Computer Defence Network Ltd (CND) is at the heart of Corsham’s thriving tech community. Based at the Digital Mansion, the company operates as a cyber security consultancy and an independent cyber security recruitment agency.
The company was founded in 2004 as a family business by CEO Andy Cuff and his wife Amanda. Andy’s background in military computing, communications (including space) and electronics, set him on the path towards information security services including the then-emerging field of cyber security. CND now provides a comprehensive range of services, including vulnerability assessments and cyber health checks, to a broad range of clients. The Business Exchange spoke to Andy about security, staff, superyachts and more.
What do your typical clients look like and how do you help them?
We don’t have typical clients anymore, although we used to work predominantly with the Public Sector. Three years ago we changed our business model to make us affordable to small businesses and we haven’t looked back. Our clients range from farmers to bankers and from spacecraft to ships. This diversity has enabled us to quickly adapt to secure new industries as they emerge.
Are there any clients or projects you’re working on that stand out?
My passion recently has been securing superyachts, which are some of the largest in the world with dozens of crew and thousands of networked devices. It has been fascinating getting to understand the pattern of life and those nuances with the network traffic which differ greatly from most other clients. We’re providing them cyber security as a service, so for the most part we are left to get on with it and create a secure environment which is unobtrusive to the guest experience.
You recently offered staff a mental health day off. What was the reasoning behind this and what was the response from employees?
I can honestly say that I love our team, they are fantastic. Amanda and I are so proud of what they have achieved in the past 18 months. Whilst we’re not driven by money, despite the pandemic our turnover increased by 30 per cent. This is phenomenal and demonstrates the team’s dedication to CND.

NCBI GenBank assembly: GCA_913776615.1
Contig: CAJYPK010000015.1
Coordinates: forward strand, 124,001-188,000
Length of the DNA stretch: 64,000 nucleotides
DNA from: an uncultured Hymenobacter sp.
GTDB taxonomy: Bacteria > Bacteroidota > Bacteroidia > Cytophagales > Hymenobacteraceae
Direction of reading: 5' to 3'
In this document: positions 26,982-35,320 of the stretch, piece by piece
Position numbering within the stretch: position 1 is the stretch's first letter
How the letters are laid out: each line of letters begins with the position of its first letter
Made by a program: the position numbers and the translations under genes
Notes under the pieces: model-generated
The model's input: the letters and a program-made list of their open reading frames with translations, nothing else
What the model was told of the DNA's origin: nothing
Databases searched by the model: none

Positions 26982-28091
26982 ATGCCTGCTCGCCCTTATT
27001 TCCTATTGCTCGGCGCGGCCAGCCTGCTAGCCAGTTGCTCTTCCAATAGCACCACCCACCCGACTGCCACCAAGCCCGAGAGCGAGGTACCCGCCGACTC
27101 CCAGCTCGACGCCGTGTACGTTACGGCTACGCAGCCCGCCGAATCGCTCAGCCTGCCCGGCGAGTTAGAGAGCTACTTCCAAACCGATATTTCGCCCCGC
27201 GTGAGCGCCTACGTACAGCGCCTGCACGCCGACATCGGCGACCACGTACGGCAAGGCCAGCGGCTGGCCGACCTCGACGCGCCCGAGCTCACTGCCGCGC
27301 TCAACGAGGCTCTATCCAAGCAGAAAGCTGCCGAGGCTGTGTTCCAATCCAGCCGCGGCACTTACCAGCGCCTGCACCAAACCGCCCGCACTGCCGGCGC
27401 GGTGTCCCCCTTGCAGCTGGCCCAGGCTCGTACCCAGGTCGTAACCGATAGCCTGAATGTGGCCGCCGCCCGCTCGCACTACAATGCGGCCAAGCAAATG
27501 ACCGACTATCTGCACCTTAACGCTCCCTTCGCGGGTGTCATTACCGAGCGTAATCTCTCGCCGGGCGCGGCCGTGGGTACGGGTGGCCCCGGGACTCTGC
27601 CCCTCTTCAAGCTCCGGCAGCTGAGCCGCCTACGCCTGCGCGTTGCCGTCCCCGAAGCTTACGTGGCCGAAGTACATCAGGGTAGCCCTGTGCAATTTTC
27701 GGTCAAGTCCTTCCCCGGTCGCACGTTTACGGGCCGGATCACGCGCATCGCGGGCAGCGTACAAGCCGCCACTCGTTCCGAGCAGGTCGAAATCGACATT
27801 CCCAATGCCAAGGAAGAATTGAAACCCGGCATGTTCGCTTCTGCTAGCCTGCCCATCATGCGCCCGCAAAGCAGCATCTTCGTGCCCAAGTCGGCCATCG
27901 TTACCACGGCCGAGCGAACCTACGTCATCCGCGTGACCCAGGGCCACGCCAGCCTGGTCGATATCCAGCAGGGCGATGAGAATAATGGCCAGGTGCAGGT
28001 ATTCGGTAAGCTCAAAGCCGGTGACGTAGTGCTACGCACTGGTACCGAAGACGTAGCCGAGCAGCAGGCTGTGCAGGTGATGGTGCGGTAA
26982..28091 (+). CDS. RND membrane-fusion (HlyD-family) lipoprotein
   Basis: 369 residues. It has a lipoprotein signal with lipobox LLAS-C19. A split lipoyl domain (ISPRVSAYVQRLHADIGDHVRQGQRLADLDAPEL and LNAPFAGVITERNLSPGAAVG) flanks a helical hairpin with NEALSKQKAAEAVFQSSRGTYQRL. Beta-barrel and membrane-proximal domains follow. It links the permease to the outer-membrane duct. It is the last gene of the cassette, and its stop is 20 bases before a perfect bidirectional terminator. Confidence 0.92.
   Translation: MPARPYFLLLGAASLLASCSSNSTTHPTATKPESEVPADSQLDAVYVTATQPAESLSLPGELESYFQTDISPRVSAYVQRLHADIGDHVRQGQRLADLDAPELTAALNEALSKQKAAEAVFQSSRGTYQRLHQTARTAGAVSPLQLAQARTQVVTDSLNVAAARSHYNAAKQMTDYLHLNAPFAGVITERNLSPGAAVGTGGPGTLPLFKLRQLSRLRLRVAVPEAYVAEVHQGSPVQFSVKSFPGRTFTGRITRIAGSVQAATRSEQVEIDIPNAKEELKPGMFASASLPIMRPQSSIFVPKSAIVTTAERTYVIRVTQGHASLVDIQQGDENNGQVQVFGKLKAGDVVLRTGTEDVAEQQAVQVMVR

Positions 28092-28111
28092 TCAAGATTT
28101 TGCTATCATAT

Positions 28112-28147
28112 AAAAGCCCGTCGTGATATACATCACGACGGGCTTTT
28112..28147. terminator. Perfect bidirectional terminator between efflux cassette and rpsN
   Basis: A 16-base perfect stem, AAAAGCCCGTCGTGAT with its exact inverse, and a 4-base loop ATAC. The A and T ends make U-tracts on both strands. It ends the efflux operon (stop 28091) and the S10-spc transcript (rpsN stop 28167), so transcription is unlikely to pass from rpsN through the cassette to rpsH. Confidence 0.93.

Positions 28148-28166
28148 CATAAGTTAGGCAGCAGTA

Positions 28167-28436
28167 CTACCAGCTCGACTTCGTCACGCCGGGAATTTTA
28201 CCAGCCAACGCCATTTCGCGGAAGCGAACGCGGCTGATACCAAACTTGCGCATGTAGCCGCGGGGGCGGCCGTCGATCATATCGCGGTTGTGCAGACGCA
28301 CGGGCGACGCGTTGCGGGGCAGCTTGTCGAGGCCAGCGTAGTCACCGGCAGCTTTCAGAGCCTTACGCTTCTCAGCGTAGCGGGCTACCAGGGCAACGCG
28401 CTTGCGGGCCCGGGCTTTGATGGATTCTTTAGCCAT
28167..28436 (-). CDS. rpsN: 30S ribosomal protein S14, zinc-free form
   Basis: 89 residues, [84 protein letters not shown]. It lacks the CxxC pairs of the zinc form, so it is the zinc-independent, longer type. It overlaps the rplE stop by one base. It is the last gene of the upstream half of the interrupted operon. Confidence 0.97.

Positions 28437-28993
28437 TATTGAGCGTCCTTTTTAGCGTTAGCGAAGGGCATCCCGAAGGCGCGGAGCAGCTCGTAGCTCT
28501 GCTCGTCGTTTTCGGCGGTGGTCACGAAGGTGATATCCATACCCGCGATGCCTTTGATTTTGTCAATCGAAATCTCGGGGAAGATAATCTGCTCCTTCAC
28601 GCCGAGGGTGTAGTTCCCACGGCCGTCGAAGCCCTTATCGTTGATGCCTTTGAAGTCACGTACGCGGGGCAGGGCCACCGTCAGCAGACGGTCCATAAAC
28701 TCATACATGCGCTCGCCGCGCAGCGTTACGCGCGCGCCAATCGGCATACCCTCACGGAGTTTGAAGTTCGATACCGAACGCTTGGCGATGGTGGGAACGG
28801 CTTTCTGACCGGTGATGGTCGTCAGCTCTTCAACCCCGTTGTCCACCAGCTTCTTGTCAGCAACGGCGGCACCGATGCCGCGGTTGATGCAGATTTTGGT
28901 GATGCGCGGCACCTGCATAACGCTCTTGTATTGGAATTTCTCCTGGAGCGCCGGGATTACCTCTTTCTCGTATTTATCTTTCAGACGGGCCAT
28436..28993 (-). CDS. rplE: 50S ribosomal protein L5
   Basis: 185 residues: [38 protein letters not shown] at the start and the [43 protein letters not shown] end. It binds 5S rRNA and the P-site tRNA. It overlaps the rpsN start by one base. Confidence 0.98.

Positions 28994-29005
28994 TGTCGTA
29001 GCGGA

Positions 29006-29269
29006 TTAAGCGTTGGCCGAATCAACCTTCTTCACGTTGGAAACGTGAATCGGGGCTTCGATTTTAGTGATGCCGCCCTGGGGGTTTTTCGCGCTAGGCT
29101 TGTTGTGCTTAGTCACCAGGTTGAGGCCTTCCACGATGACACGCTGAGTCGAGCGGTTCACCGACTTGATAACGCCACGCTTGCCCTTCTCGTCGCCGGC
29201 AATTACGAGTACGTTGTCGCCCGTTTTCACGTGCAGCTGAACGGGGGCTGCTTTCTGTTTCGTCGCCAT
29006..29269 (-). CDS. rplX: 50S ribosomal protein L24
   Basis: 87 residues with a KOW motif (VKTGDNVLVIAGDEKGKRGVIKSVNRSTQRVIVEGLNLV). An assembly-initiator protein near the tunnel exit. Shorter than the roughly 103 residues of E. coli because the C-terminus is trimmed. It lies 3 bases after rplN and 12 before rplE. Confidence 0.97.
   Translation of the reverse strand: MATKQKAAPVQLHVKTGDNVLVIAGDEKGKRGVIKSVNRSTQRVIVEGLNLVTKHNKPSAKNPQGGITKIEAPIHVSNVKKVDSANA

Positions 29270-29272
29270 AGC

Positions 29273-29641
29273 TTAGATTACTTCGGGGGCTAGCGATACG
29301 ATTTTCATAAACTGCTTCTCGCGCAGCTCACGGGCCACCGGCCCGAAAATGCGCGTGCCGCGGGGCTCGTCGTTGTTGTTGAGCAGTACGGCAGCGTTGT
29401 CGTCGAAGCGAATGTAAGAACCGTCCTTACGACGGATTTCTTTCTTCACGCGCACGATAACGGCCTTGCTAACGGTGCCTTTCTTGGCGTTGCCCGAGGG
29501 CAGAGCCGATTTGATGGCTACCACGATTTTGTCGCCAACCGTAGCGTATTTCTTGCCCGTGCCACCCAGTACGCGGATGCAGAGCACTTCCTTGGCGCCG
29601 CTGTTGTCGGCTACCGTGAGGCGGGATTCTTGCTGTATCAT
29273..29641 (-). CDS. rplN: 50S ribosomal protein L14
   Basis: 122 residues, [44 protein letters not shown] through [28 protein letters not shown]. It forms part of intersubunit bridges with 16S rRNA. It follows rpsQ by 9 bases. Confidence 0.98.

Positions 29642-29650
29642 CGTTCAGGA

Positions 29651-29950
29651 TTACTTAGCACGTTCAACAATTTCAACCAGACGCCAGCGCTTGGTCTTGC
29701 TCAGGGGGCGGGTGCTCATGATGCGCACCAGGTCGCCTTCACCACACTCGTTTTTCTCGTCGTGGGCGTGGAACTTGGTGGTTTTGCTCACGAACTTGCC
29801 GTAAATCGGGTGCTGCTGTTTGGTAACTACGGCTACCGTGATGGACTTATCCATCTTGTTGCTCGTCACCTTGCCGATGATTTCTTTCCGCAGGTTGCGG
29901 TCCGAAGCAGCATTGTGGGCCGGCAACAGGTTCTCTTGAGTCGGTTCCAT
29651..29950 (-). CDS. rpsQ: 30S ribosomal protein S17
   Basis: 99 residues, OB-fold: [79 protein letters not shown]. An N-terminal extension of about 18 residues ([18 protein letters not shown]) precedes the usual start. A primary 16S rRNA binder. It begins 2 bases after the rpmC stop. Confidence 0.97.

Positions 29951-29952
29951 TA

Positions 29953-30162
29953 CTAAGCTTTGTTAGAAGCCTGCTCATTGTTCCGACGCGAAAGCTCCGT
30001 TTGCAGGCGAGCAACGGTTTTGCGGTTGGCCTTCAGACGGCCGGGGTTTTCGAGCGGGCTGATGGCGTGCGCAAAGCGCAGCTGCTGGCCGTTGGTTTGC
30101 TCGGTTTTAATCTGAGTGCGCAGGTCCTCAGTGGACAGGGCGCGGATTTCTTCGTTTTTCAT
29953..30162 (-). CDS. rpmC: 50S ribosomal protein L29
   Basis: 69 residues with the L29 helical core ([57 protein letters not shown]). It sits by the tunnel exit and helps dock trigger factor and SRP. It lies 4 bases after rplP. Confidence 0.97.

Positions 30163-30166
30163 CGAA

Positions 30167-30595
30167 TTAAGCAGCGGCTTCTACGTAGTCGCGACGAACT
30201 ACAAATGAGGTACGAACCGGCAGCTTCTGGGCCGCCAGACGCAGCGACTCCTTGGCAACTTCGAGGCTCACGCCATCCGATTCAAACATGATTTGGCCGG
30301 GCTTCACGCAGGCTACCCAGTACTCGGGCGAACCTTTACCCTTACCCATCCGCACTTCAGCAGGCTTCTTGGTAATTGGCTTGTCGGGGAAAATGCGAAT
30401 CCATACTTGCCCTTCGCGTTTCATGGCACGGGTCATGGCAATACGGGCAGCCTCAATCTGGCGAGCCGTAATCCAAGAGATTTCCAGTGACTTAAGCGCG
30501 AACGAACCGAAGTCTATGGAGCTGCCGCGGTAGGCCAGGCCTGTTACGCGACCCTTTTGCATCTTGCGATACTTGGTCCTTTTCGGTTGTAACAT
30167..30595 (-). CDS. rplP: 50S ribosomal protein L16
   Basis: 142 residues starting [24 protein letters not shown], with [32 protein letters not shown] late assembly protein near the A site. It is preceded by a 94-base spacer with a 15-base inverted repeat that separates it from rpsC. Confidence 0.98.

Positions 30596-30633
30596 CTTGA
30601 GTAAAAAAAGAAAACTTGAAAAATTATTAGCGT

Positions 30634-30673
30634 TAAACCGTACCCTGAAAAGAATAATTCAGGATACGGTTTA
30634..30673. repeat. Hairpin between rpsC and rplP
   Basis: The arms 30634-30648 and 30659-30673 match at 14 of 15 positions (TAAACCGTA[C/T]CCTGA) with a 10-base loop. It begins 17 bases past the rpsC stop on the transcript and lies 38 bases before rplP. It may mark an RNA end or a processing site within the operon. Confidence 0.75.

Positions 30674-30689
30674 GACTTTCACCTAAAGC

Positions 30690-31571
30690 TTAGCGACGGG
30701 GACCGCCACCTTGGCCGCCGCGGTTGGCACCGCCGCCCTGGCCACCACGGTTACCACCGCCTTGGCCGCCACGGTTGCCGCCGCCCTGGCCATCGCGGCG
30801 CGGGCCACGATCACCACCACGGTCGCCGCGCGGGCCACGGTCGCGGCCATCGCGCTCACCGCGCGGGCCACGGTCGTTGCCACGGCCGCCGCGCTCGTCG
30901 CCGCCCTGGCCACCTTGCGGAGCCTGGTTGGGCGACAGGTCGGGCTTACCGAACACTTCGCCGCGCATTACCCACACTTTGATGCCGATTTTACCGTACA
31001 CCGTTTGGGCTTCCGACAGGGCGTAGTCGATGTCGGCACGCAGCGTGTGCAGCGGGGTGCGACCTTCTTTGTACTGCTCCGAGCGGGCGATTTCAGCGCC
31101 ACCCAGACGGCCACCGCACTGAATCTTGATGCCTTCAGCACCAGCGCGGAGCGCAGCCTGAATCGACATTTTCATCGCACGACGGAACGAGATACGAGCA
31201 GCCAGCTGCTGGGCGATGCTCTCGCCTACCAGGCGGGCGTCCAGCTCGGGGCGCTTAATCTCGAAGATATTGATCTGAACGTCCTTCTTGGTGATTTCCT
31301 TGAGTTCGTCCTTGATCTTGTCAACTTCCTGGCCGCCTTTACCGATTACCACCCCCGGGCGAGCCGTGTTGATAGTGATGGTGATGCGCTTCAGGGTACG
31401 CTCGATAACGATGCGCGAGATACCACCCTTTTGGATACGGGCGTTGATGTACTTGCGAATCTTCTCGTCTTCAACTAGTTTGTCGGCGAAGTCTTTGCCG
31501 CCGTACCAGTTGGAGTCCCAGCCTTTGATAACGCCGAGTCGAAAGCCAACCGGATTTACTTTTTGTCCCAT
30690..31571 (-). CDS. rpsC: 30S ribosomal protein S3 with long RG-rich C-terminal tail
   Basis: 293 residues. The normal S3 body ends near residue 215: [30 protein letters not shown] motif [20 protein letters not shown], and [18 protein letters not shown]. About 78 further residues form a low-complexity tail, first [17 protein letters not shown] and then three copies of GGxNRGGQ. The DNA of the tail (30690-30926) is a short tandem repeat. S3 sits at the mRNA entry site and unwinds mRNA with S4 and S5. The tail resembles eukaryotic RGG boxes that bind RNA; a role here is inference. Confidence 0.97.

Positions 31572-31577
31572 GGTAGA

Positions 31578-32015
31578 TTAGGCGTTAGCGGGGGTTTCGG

The mental health day was to enable everyone to de-stress and take some time out to take part in some wellbeing activity. Staff members took the time to do nice things such as country walks and spending time with family. I wish we could do it every Friday!
What have been the biggest challenges for you in the past 18 months?
Losing Friday lunches! Every Friday the team would sit down together with a takeaway and catch up. We’ve tried Zoom quizzes and even delivered a pie to every member of staff and whilst we have embraced remote working, you cannot beat those face-to-face meetings.
What is your ethos in business?
We don’t have a sales team and rely on word of mouth and reputation for our growth, therefore we have to be ruthlessly ethical in our work to achieve a long-term good standing in business. We also believe in ‘Corporate Karma’, such that if we can do right by another business (even a competitor), provided they too are ethical, then we should.
Finally, if you don’t chase profit and instead deliver quality, profit will find you anyway.
At what point should a business seriously consider its cyber security?
The moment they decide to do business. It’s far cheaper to start your business securely than to retrospectively secure it. To do so doesn’t have to mean engaging an expensive cyber security consultant.
What advice would you give to SMEs who maybe have not given much thought to cyber security?
This is actually really difficult. If we’re honest with them about the threat, then we appear to be scaremongering, which turns most of them off. Perhaps think about the impact of all your computers being encrypted through a ransomware attack, or all of your clients’ personal data being exfiltrated. Achieving a basic level of cyber security doesn’t have to be expensive and most of it can be done in house.
Where do you see CND in 10 years’ time?
I have absolutely no idea! We’ve never been able to have a business plan; cyber security changes so quickly that to plan too far ahead would stifle our agility in delivering what is required now.
Instead, we adapt to the developing situations and client needs, innovating new services to make them more secure.